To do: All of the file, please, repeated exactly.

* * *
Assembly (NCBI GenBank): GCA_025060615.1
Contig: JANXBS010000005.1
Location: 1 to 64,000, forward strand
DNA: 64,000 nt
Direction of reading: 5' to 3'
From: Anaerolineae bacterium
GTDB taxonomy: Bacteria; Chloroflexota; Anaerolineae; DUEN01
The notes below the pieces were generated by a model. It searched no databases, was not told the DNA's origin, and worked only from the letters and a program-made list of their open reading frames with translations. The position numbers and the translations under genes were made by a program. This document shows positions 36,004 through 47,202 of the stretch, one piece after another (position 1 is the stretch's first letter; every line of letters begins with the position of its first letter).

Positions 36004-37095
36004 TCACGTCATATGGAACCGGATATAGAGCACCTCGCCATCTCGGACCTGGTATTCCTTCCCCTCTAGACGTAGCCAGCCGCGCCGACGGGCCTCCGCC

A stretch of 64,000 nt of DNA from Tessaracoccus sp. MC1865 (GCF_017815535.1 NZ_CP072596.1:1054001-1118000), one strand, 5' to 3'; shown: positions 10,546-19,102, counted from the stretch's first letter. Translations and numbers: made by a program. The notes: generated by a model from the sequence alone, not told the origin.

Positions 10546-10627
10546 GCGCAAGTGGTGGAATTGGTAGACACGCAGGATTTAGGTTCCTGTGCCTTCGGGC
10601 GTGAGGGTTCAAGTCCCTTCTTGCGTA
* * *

Assembly (NCBI GenBank): GCA_025060615.1
Contig: JANXBS010000005.1
Location: 1 to 64,000, forward strand
DNA: 64,000 nt
Direction of reading: 5' to 3'
From: Anaerolineae bacterium
GTDB taxonomy: Bacteria; Chloroflexota; Anaerolineae; DUEN01
The notes below the pieces were generated by a model. It searched no databases, was not told the DNA's origin, and worked only from the letters and a program-made list of their open reading frames with translations. The position numbers and the translations under genes were made by a program. This document shows positions 36,004 through 47,202 of the stretch, one piece after another (position 1 is the stretch's first letter; every line of letters begins with the position of its first letter).

Positions 36004-37095
36004 TCACGTCATATGGAACCGGATATAGAGCACCTCGCCATCTCGGACCTGGTATTCCTTCCCCTCTAGACGTAGCCAGCCGCGCCGACGGGCCTCCGCC

A stretch of 64,000 nt of DNA from Tessaracoccus sp. MC1865 (GCF_017815535.1 NZ_CP072596.1:1054001-1118000), one strand, 5' to 3'; shown: positions 10,546-19,102, counted from the stretch's first letter. Translations and numbers: made by a program. The notes: generated by a model from the sequence alone, not told the origin.

Positions 10546-10627
10546 GCGCAAGTGGTGGAATTGGTAGACACGCAGGATTTAGGTTCCTGTGCCTTCGGGC
10601 GTGAGGGTTCAAGTCCCTTCTTGCGTA